Skip to main content

The NFL’s Overtraining Disasters

Blog written by Kylie Marler

DISCLAIMER: THIS WEBSITE DOES NOT PROVIDE MEDICAL ADVICE

The information, including but not limited to, text, graphics, images and other material contained on this website are for informational purposes only. No material on this site is intended to be a substitute for professional medical advice, diagnosis or treatment. Always seek the advice of your physician or other qualified health care provider with any questions you may have regarding a medical condition or treatment and before undertaking a new health care regimen, and never disregard professional medical advice or delay in seeking it because of something you have read on this website.
  Navigate Blog Sections 

It’s no secret that NFL players play hard and train harder. But sometimes these star athletes push themselves too far in their efforts to improve their performance on the field, and, in the blink of an eye, the whole training process turns against them. Some players even face career-threatening consequences caused by overtraining. Here’s a look at a few NFL players that have crumbled from the effects of overtraining.

WHOOP, an American wearable technology company that partners with the NFL, spoke with Matt Johnson about his journey to becoming a professional football player as well as what happened to his dream of playing in the NFL.

In his interview with WHOOP, Johnson talks about reporting to Rookie Minicamp just four days after being drafted by the Dallas Cowboys. He says he’s a “grinder” like most NFL players (“someone who takes it upon himself to push his body and his physical ability to the next level,” according to WHOOP). But Johnson’s “grinding” mentality is what caused him to be unable to play at his full health for his first season in the NFL.

According to Johnson, he missed most of his rookie training camp because he tweaked his hamstring on the first day of practice. WHOOP’s article says, “During that recovery period, he spent every second trying to get back on the field.” The article continues, saying Johnson spent hours and hours in extensive rehab trying to heal his hamstring.

Johnson played one preseason game before he was back on the bench again with a tweaked hamstring, but this time for much longer. After the Dallas Cowboys’ team doctors discovered Johnson’s back was the cause of his hamstring issues, he was moved to the Injured Reserve list for the remainder of his rookie season. WHOOP’s article writes, “Matt’s only field time was that one preseason game against St. Louis.”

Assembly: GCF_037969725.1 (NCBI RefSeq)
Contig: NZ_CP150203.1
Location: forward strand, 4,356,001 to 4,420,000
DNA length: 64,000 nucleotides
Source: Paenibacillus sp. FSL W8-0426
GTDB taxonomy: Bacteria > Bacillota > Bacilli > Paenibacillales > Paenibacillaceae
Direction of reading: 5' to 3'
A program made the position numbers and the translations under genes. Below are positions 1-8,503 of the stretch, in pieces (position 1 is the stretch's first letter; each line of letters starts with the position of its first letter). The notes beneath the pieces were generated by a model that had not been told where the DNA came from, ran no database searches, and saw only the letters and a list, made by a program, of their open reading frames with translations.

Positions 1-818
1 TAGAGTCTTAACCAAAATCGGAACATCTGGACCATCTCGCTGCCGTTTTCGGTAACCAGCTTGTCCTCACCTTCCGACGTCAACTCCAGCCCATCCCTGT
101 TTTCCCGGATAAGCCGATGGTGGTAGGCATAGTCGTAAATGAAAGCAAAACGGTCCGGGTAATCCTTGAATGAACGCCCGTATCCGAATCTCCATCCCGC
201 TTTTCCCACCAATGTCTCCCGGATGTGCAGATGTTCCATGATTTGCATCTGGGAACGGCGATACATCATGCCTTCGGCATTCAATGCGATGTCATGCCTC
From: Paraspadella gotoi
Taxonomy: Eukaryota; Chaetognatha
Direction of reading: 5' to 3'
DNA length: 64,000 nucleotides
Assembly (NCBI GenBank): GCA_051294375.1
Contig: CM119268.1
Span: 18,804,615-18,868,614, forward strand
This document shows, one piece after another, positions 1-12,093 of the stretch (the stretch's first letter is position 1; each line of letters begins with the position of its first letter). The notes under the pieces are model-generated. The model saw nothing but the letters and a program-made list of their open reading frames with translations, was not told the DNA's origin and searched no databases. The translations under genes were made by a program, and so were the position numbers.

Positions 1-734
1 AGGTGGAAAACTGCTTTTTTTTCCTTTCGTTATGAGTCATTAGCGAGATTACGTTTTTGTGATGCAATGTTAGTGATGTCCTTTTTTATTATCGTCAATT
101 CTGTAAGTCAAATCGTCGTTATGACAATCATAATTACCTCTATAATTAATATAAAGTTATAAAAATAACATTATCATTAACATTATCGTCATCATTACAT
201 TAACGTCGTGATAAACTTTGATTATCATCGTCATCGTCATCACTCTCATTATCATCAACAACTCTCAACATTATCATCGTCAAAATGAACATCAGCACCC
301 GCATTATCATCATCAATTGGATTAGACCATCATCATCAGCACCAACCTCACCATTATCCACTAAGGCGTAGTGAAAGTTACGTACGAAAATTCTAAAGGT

After his rookie season ended and the offseason rolled around, Johnson continued to push his body and train harder. He said, “I figured, I’m a football player. Everyone is sore. Everyone is in pain. So I trained and trained. I wanted to prove myself. I wanted to play.” But then it continued to get worse: Johnson broke his foot and suffered yet another hamstring injury. The Dallas Cowboys placed him back on the Injured Reserve list – but it only lasted a week.

Matt Johnson was released from the NFL with an injury settlement, ending his dream of playing professional football. Johnson says, “if I knew what I knew now, I probably wouldn’t have trained as hard as I did.” 

Drafted in the first round of the 2007 NFL Draft, linebacker Patrick Willis played his entire 8-year professional football career with the San Francisco 49ers. This article by the 49ers talks about Willis’ decision to retire at just 30 years old. The pro-baller announced his retirement from football, saying, “You’ve seen me break my hand on Sunday, have surgery on Monday and play on Thursday with a cast on,” but it was his feet that could no longer keep up with the intense demands of playing in the NFL.

In his 2014 season, Willis missed a whopping 10 games because he was suffering from an injury to his big toe. The 49ers’ article writes, “Days before he underwent surgery to repair the big toe on his left foot, Willis told reporters that his feet had been bothering him for years.” The article goes on, stating that Willis felt the issues with his feet would continue to, “prevent him from playing at the elite level that he demanded from himself.”

Willis said he felt wrong, “sitting on the sideline just collecting a paycheck,” and he had concerns for his future quality of life if he continued to push himself too hard and play through his pain. He adds, “For me… it’s my health first and everything else just kind of makes sense around it.”

At just 28 years old, NFL offensive lineman Ali Marpet hung up his cleats for good. He played 7 seasons with the Tampa Bay Buccaneers before he announced his retirement. This article by USA Today outlines the reason Marpet walked away from his NFL career, quoting Marpet: “The biggest reason for me was the physical toll: I didn’t want any more of that.”